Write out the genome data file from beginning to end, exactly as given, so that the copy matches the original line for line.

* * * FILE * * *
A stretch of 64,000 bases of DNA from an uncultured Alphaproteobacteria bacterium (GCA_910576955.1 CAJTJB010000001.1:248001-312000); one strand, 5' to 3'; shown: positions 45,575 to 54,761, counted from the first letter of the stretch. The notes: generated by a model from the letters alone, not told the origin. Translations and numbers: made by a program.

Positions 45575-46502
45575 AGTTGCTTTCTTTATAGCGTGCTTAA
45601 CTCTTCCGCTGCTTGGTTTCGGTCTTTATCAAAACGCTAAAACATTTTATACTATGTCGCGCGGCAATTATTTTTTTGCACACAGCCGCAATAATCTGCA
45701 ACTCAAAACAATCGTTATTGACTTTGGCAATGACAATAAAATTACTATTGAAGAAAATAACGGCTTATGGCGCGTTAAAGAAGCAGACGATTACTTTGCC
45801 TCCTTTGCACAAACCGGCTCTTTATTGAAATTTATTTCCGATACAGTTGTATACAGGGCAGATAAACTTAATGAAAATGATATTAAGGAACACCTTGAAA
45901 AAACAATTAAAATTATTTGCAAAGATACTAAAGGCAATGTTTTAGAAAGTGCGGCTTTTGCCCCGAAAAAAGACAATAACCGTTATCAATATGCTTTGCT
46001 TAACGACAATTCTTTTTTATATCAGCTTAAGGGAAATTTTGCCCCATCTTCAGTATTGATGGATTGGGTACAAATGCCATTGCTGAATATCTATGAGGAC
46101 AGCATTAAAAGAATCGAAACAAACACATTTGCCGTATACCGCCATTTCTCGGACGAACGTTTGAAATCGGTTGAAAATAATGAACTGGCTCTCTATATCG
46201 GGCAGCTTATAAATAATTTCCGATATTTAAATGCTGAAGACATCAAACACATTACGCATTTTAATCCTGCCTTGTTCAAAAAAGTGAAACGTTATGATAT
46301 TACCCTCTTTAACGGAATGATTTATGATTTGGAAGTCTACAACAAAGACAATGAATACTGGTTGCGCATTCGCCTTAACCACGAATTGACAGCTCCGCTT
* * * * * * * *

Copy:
A stretch of 64,000 bases of DNA from an uncultured Alphaproteobacteria bacterium (GCA_910576955.1 CAJTJB010000001.1:248001-312000); one strand, 5' to 3'; shown: positions 45,575 to 54,761, counted from the first letter of the stretch. The notes: generated by a model from the letters alone, not told the origin. Translations and numbers: made by a program.

Positions 45575-46502
45575 AGTTGCTTTCTTTATAGCGTGCTTAA
45601 CTCTTCCGCTGCTTGGTTTCGGTCTTTATCAAAACGCTAAAACATTTTATACTATGTCGCGCGGCAATTATTTTTTTGCACACAGCCGCAATAATCTGCA
45701 ACTCAAAACAATCGTTATTGACTTTGGCAATGACAATAAAATTACTATTGAAGAAAATAACGGCTTATGGCGCGTTAAAGAAGCAGACGATTACTTTGCC
45801 TCCTTTGCACAAACCGGCTCTTTATTGAAATTTATTTCCGATACAGTTGTATACAGGGCAGATAAACTTAATGAAAATGATATTAAGGAACACCTTGAAA
45901 AAACAATTAAAATTATTTGCAAAGATACTAAAGGCAATGTTTTAGAAAGTGCGGCTTTTGCCCCGAAAAAAGACAATAACCGTTATCAATATGCTTTGCT
46001 TAACGACAATTCTTTTTTATATCAGCTTAAGGGAAATTTTGCCCCATCTTCAGTATTGATGGATTGGGTACAAATGCCATTGCTGAATATCTATGAGGAC
46101 AGCATTAAAAGAATCGAAACAAACACATTTGCCGTATACCGCCATTTCTCGGACGAACGTTTGAAATCGGTTGAAAATAATGAACTGGCTCTCTATATCG
46201 GGCAGCTTATAAATAATTTCCGATATTTAAATGCTGAAGACATCAAACACATTACGCATTTTAATCCTGCCTTGTTCAAAAAAGTGAAACGTTATGATAT
46301 TACCCTCTTTAACGGAATGATTTATGATTTGGAAGTCTACAACAAAGACAATGAATACTGGTTGCGCATTCGCCTTAACCACGAATTGACAGCTCCGCTT